The thing is, though, the Soviet Union was never what led me to Russian. It was imperial Russia—specifically, the imperial Russian family of the doomed last tsar, Nicholas II, and his wife and five children. They were what initially sparked my interest in the Russian language. (I feel like there’s a certain irony in that the form of Russian I learned is slightly different than what they spoke. After the Bolsheviks seized power, they enacted a wholesale orthographic reform of the Russian language. Certain letters were removed from the alphabet and the spellings of words were changed. Even some grammar was changed. As a result, I can read the pre-Revolutionary Russian, but couldn’t reliably produce it myself since I have never learned the spelling rules that were used at the beginning of the twentieth century.)
Continue reading “The Rehabilitation of Nicholas II By Natalia Poklonskaya”

7 Reads on the Radar

My friend J.T. has a fabulous new blog concerning books on Russia, which is one of my favorite topics. This is the latest post on said blog, concerning upcoming books on Russia. They all sound so interesting that I couldn’t help but reblog it!

Russia Reviewed

One of the “benefits” of Russia’s resurgence as a global power is that there is no shortage of new Russia book releases. Here are seven books scheduled for publication this year that I can’t wait to peruse.

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Review: Petrostate: Putin, Power, and the New Russia

Petrostate: Putin, Power, and the New Russia
Petrostate: Putin, Power, and the New Russia by Marshall I. Goldman
My rating: 4 of 5 stars

Overall, this was a REALLY good book. I appreciated how fair and balanced it was towards Russia. Usually, books written by Westerners are so anti-Russian that they ignore facts. (See: Edward Lucas’ work and Masha Gessen’s work, among others.) This book was overall very fair and balanced.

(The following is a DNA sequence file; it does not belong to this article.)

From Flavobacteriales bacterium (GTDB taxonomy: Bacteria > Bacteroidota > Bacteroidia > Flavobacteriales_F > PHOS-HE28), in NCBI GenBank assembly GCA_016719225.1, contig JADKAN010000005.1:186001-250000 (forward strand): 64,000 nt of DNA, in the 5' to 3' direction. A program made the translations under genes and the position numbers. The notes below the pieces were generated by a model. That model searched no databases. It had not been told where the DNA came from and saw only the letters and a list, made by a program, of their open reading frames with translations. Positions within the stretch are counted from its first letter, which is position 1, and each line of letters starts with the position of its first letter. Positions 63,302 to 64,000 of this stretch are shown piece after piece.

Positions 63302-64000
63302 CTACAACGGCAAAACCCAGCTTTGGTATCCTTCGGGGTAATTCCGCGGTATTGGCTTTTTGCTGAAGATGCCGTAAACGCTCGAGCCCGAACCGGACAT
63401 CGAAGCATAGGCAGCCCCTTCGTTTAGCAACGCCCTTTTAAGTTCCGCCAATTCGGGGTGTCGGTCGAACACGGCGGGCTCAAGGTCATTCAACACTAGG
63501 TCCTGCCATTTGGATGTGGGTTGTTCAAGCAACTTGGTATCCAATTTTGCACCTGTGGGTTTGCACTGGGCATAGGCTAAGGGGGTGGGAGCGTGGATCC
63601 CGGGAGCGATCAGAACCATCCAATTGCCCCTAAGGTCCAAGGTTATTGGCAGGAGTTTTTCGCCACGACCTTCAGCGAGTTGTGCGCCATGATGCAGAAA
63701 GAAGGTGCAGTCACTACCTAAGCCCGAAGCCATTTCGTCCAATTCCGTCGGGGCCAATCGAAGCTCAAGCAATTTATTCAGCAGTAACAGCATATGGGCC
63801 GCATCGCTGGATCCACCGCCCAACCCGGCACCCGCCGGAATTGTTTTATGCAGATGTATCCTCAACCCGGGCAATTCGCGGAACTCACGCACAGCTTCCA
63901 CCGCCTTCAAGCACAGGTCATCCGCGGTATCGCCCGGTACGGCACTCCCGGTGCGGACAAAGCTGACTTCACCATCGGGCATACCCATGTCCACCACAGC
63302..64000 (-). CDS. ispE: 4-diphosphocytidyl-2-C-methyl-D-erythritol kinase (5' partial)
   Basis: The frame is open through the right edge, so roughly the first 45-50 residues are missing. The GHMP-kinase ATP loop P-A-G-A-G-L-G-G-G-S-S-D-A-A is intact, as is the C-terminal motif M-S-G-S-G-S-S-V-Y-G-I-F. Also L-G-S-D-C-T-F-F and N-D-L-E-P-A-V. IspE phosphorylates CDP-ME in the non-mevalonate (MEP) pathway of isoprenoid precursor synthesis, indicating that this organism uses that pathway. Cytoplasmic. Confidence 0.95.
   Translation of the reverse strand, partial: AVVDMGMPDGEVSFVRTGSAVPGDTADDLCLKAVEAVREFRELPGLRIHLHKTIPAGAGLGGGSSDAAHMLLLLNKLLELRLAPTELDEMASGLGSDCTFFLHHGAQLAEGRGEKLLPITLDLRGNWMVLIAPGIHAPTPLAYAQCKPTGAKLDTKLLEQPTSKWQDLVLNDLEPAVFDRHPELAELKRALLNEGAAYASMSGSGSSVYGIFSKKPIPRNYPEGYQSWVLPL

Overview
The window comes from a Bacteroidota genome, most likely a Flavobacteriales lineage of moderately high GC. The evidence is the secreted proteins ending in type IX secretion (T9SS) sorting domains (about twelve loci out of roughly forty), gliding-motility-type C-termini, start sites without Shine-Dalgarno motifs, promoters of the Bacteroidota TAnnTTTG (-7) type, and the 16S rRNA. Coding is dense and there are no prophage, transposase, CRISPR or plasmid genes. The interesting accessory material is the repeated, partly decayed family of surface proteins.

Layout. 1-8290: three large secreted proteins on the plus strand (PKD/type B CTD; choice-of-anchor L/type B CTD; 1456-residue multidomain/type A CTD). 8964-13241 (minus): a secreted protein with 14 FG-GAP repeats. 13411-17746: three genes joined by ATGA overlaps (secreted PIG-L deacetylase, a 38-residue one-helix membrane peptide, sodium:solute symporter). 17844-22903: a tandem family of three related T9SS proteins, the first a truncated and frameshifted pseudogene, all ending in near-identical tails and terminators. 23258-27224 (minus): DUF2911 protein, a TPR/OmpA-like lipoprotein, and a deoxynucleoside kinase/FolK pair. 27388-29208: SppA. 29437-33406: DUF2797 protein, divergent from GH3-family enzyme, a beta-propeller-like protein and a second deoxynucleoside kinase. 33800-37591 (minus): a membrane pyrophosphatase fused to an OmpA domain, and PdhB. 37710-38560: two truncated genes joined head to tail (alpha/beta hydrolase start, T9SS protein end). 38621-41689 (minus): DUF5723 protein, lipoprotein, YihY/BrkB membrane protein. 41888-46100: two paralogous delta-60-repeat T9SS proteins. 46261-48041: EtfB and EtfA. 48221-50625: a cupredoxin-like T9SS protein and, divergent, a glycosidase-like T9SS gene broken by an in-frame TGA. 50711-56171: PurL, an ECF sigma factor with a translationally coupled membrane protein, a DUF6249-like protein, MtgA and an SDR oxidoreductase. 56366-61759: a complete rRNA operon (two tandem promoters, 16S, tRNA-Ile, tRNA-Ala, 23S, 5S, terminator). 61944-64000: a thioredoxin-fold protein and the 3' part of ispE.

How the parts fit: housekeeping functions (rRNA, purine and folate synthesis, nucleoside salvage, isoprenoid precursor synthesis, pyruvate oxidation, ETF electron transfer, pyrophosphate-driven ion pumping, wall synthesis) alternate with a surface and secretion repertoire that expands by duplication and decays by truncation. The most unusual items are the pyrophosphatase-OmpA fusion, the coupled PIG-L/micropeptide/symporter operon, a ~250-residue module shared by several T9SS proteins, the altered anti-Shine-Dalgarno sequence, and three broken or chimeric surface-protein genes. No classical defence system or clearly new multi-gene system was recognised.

In particular, I wish I could force every Russia-watcher to read Chapter 5, titled “Putin Takes Over: The Return of the Czar.” Specifically, the section starting at “The Attack on Yukos” is very, very informative and important. This section makes some important points, namely: 1) Pretty much everyone who got rich in Russia in the 1990s did so illegally, so in this sense Putin’s prosecution of Yukos head Mikhail Khodorkovsky was unfair, and 2) Khodorkovsky certainly was not the angel he’s been portrayed as in Western literature. He stole people’s money in the 1990s when his Menatep Bank folded (I’ve had Russia watchers tell me this never happened, but it did. The author of this book, who is definitely not pro-Putin, agrees with me and cites actual sources.) He was probably involved in some contract killings—if not directly, then by turning a blind eye to his subordinates who perpetrated them.

The author also dis-spells the myth that Khodorkovsky wanted to reform Russian business and make it transparent and “normal,” for lack of a better term, as it is in the United States. Westerners think this means he was a good businessman, crusading against corruption. Not so, according to the author. Instead, he says Khodorkovsky embraced rule of law so that no one could do to his business empire what he did to acquire it (i.e. steal it). For reference, this passage is at location 2136 in my Kindle edition of the book. I don’t have actual page numbers, unfortunately. In a somewhat delicious irony, this didn’t help, and Khodorkovsky was arrested and his business broken up and sold.